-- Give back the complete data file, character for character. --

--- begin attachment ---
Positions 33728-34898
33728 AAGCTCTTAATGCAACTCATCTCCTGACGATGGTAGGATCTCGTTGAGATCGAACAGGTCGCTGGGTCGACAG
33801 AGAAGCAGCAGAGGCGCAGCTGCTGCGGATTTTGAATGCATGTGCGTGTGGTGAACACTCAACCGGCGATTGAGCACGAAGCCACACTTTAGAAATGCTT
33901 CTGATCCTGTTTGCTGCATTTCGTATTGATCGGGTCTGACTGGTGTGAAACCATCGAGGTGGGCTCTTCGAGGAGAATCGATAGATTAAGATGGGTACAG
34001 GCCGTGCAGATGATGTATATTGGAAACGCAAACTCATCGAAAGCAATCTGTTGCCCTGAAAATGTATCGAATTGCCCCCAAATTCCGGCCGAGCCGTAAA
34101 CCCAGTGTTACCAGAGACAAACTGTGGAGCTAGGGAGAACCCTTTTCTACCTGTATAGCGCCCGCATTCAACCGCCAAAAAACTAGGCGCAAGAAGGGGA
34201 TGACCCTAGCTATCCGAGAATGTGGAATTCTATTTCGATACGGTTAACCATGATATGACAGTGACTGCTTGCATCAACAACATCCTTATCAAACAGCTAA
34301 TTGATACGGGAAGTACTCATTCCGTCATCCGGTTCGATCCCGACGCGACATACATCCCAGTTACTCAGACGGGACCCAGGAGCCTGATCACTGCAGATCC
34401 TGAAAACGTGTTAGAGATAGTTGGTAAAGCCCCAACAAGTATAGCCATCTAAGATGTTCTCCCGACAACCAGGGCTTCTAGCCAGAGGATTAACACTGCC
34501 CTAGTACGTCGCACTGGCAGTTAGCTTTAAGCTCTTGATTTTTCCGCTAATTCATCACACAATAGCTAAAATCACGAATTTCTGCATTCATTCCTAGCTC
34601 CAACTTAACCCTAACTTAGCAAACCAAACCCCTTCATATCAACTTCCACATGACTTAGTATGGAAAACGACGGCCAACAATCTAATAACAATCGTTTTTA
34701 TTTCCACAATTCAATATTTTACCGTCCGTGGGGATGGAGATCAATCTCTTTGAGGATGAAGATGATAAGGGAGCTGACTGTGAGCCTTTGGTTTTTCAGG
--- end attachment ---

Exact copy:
Positions 33728-34898
33728 AAGCTCTTAATGCAACTCATCTCCTGACGATGGTAGGATCTCGTTGAGATCGAACAGGTCGCTGGGTCGACAG
33801 AGAAGCAGCAGAGGCGCAGCTGCTGCGGATTTTGAATGCATGTGCGTGTGGTGAACACTCAACCGGCGATTGAGCACGAAGCCACACTTTAGAAATGCTT
33901 CTGATCCTGTTTGCTGCATTTCGTATTGATCGGGTCTGACTGGTGTGAAACCATCGAGGTGGGCTCTTCGAGGAGAATCGATAGATTAAGATGGGTACAG
34001 GCCGTGCAGATGATGTATATTGGAAACGCAAACTCATCGAAAGCAATCTGTTGCCCTGAAAATGTATCGAATTGCCCCCAAATTCCGGCCGAGCCGTAAA
34101 CCCAGTGTTACCAGAGACAAACTGTGGAGCTAGGGAGAACCCTTTTCTACCTGTATAGCGCCCGCATTCAACCGCCAAAAAACTAGGCGCAAGAAGGGGA
34201 TGACCCTAGCTATCCGAGAATGTGGAATTCTATTTCGATACGGTTAACCATGATATGACAGTGACTGCTTGCATCAACAACATCCTTATCAAACAGCTAA
34301 TTGATACGGGAAGTACTCATTCCGTCATCCGGTTCGATCCCGACGCGACATACATCCCAGTTACTCAGACGGGACCCAGGAGCCTGATCACTGCAGATCC
34401 TGAAAACGTGTTAGAGATAGTTGGTAAAGCCCCAACAAGTATAGCCATCTAAGATGTTCTCCCGACAACCAGGGCTTCTAGCCAGAGGATTAACACTGCC
34501 CTAGTACGTCGCACTGGCAGTTAGCTTTAAGCTCTTGATTTTTCCGCTAATTCATCACACAATAGCTAAAATCACGAATTTCTGCATTCATTCCTAGCTC
34601 CAACTTAACCCTAACTTAGCAAACCAAACCCCTTCATATCAACTTCCACATGACTTAGTATGGAAAACGACGGCCAACAATCTAATAACAATCGTTTTTA
34701 TTTCCACAATTCAATATTTTACCGTCCGTGGGGATGGAGATCAATCTCTTTGAGGATGAAGATGATAAGGGAGCTGACTGTGAGCCTTTGGTTTTTCAGG